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Chakrabarti, Arindam, , . Ownerless Emotions in Rasa-Aesthetics
2011, In Ken-ichi Sasaki (ed.). Asian Aesthetics. National Univeristy of Singapore Press.
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Summary: Chakrabarti explores the possibilities of rasa theory via the question of whose emotion is experienced when an audience relishes a work of art. Chakrabarti argues for the existence of a “centerless non-singular subjectivity” according to which the special emotions savored in aesthetic experience do not have specific owners. These personless sentiments indicate an ethical relationship between aesthetic imagination and moral unselfishness.

Comment: This text could serve as both an overview of rasa theory in Indian aesthetics, as a basis for comparative work in cross-cultural aesthetics, as well as comparative philosophy.

Related reading:

  • Abhinavabhāratī. Abhinavagupta. In Nāṭyaśāstra of Bharatamuni: Text, Commentary of Abhinava Bharati by Abhinavaguptacarya and English Translation. M.M. Ghosh (ed.). Delhi: New Bharatiya Book Corporation, 2006.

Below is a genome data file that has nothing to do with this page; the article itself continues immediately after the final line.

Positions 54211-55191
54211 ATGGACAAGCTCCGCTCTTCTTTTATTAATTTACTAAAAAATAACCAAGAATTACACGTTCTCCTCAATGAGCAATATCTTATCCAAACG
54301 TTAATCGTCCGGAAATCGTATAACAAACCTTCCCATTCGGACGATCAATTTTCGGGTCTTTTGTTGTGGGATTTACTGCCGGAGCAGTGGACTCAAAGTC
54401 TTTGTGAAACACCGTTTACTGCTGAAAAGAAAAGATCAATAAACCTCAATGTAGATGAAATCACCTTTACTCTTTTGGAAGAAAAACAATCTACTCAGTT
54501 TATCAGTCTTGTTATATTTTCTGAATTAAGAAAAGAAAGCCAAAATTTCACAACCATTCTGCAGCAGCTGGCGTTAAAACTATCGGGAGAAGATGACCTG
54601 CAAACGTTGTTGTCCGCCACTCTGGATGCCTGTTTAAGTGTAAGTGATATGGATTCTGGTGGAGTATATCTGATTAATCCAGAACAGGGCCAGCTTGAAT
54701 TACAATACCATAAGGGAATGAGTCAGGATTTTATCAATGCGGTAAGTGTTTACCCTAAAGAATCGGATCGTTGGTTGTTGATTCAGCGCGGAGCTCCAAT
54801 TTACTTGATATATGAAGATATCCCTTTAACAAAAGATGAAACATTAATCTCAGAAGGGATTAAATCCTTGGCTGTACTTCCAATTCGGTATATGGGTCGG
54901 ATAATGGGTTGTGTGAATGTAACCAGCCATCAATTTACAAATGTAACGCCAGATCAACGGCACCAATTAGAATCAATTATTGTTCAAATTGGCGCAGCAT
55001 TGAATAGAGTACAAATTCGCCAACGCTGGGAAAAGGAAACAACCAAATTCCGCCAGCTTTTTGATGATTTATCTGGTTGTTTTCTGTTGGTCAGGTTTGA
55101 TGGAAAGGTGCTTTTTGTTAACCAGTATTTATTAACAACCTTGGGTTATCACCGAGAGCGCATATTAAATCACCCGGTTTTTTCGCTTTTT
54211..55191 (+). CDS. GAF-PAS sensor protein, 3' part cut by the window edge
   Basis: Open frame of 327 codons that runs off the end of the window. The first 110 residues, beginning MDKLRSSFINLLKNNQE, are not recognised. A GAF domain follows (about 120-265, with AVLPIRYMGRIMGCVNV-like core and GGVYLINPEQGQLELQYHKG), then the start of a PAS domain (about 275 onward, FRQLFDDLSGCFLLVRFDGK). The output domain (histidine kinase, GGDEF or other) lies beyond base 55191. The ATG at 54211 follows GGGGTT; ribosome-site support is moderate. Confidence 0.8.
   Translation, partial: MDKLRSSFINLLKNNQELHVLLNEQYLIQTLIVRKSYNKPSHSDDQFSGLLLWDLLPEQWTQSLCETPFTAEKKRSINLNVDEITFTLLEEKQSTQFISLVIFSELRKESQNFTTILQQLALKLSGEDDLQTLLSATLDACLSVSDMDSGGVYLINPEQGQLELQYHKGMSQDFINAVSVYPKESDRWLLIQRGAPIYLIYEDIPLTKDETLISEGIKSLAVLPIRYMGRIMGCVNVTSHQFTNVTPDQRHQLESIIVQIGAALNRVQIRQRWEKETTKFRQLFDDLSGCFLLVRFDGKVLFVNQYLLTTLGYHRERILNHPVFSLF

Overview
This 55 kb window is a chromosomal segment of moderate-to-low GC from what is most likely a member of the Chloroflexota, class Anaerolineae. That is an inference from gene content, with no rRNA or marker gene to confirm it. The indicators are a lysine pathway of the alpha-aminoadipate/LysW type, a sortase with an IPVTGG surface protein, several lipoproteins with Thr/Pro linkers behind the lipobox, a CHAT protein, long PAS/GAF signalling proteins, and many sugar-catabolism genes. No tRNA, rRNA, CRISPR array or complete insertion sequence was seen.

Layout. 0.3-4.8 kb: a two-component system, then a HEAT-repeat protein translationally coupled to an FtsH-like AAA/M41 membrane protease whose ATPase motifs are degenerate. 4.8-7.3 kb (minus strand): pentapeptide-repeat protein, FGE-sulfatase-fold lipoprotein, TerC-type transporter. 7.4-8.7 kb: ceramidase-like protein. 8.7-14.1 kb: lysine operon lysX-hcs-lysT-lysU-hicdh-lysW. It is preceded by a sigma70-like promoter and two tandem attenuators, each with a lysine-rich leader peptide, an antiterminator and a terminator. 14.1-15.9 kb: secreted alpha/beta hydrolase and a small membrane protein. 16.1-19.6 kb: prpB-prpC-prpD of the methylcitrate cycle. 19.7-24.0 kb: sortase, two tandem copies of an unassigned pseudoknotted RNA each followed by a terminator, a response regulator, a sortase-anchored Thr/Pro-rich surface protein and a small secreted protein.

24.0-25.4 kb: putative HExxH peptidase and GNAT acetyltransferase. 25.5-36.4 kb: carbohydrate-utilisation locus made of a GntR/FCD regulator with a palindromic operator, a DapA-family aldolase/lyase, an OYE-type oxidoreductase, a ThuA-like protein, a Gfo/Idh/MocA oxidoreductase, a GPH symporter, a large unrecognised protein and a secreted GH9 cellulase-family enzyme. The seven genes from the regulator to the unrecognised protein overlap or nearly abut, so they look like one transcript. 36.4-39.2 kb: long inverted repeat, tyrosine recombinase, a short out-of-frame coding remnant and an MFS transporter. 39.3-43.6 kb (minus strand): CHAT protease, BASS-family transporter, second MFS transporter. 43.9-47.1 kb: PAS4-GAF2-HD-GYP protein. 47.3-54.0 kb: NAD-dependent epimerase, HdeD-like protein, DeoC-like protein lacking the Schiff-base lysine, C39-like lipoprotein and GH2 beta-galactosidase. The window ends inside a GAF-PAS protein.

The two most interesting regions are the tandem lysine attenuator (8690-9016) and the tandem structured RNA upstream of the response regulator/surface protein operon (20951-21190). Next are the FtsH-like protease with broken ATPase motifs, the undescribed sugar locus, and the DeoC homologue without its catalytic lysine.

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Coomaraswamy, Ananda K., , . Samvega, ‘Aesthetic Shock’
1943, Harvard Journal of Asiatic Studies 7(3): 174-179.
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Summary: An explication of the Pali aesthetic term samvega as the state of shock and wonder at a work of art that occurs when the implications of its aesthetic qualities are experienced. Despite being an emotion, Coomaraswamy associates samvega with disinterested aesthetic contemplation.

Comment: This text would work well in a focused study of Indian aesthetics, as well in a cross-cultural study of disinterest in aesthetics.

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Ellen Dissanayake, , . Art and Intimacy
2000, University of Washington Press
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Added by: Simon Fokt, Contributed by: Christy Mag Uidhir

Publisher’s Note: To Ellen Dissanayake, the arts are biologically evolved propensities of human nature: their fundamental features helped early humans adapt to their environment and reproduce themselves successfully over generations. In Art and Intimacy she argues for the joint evolutionary origin of art and intimacy, what we commonly call love.It all begins with the human trait of birthing immature and helpless infants. To ensure that mothers find their demanding babies worth caring for, humans evolved to be lovable and to attune themselves to others from the moment of birth. The ways in which mother and infant respond to each other are rhythmically patterned vocalizations and exaggerated face and body movements that Dissanayake calls rhythms and sensory modes.